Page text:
Mumbai / New Delhi: A worldwide food crisis that sent wheat, corn and rice prices to records and sparked riots earlier this year may be over after farmers increased plantings, a top official at the ministry of consumer affairs, food and public distribution said.
“I don’t think there’s a crisis now,” said T. Nanda Kumar, food secretary, who is responsible for formulating food security policy in the world’s second most populous nation. “Food will be available.”
Farmers from Australia to China have increased plantings of wheat, corn, rice and soya bean, helping stockpiles gain from 30-year lows. An end to the crisis may help countries including India and Egypt ease trade barriers and cool inflation.
Price issues: A file photo of rice being harvested in Agartala. The global outlook for wheat and soya bean is very good, while rice is still expensive, food secretary T. Nanda Kumar has said. Photograph: Jayanta Dey / Reuters
The global production outlook for wheat and soya bean is “very good,” while rice is still expensive, Kumar said on 18 August. “Rice is softening, but I don’t think it has softened adequately.”
Still, grain prices will remain higher than the average of the past five years even as production improves, he said.
Soaring food and energy prices increased the number of hungry people by about 50 million last year, according to the Food and Agriculture Organization. The food shortage spurred strikes in Argentina, riots in Cameroon, Burkina Faso, Morocco and Ivory Coast, and a crackdown on illicit exports in Pakistan and the Philippines.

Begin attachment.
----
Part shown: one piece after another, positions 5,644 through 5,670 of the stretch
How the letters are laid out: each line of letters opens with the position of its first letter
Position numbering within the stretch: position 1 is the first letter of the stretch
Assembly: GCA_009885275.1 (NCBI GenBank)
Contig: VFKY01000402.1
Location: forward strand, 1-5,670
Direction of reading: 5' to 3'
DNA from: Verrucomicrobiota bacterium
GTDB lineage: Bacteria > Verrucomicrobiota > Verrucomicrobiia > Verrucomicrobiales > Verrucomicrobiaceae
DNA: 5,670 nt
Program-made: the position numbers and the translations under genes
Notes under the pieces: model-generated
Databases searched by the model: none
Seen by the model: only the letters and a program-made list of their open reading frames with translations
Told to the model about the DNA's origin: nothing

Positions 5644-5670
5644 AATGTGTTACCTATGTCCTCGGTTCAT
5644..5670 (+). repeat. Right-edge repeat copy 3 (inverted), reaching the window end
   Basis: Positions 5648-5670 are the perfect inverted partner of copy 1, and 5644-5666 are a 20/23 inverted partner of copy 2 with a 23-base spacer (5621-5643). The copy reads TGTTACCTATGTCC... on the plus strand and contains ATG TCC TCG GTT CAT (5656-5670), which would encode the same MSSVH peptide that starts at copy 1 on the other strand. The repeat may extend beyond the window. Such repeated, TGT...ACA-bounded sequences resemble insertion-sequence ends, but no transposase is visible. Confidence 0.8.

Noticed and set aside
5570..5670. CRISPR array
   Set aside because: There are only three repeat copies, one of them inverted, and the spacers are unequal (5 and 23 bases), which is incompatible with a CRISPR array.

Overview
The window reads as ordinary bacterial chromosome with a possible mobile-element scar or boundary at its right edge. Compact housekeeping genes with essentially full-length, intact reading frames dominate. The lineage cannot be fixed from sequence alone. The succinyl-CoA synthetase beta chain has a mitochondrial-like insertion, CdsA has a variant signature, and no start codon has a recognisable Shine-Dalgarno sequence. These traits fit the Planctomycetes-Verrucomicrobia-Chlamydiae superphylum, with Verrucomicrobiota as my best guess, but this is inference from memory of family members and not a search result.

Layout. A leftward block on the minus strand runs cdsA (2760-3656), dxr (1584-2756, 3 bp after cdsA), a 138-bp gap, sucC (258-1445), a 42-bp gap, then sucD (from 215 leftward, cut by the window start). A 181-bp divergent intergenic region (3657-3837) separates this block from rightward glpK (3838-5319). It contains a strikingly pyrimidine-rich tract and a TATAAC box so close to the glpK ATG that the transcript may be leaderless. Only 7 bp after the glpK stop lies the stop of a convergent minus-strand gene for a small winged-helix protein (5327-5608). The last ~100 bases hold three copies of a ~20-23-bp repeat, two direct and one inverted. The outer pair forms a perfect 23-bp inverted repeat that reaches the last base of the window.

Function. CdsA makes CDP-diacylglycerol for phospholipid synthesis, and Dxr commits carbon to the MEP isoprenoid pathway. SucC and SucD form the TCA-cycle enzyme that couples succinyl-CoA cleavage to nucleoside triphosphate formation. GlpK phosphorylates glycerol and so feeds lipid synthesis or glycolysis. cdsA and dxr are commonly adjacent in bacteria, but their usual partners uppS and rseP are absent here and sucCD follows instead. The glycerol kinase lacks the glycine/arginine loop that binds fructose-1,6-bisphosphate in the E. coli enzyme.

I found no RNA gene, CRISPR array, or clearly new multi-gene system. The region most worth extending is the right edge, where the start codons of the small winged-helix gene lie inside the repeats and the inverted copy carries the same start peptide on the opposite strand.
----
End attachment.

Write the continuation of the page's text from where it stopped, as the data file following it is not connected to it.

The UBS Bloomberg Constant Maturity Commodity Index of 26 raw materials more than trebled in the past six years as global demand led by China outpaced supplies of crops and metals.
Rice has tumbled 29% from its record, while wheat and corn have dropped 35% and 26% from their peaks.
India, the second biggest producer of rice and wheat, may need a second “green revolution” to meet food demand driven by rising incomes among its 1.1 billion people, Kumar said.
M.S. Swaminathan, the 83-year-old agriculture scientist who spearheaded the country’s Green Revolution in the 1960s, has said the solution to higher farm output lies in providing better remuneration to growers.
“You may call it by any name, what we need is more food,” said Kumar. India needs to increase its wheat and rice production by 3.5 million tonnes (mt) every year to meet its growing demand and cover emergencies, he said.
Supplies of farm products haven’t kept pace with demand from consumers who have become richer in the past five years as India’s economy registered the fastest economic expansion since independence.
The economy averaged 8.7% growth since 2003, the fastest pace after China among the world’s biggest economies.
Production of grains such as rice, wheat and lentils has increased just 10% since 2000. Foodgrain harvests rose to a record 230.7mt in the year ended 30 June from 209.8mt in 2000, according to the agriculture ministry.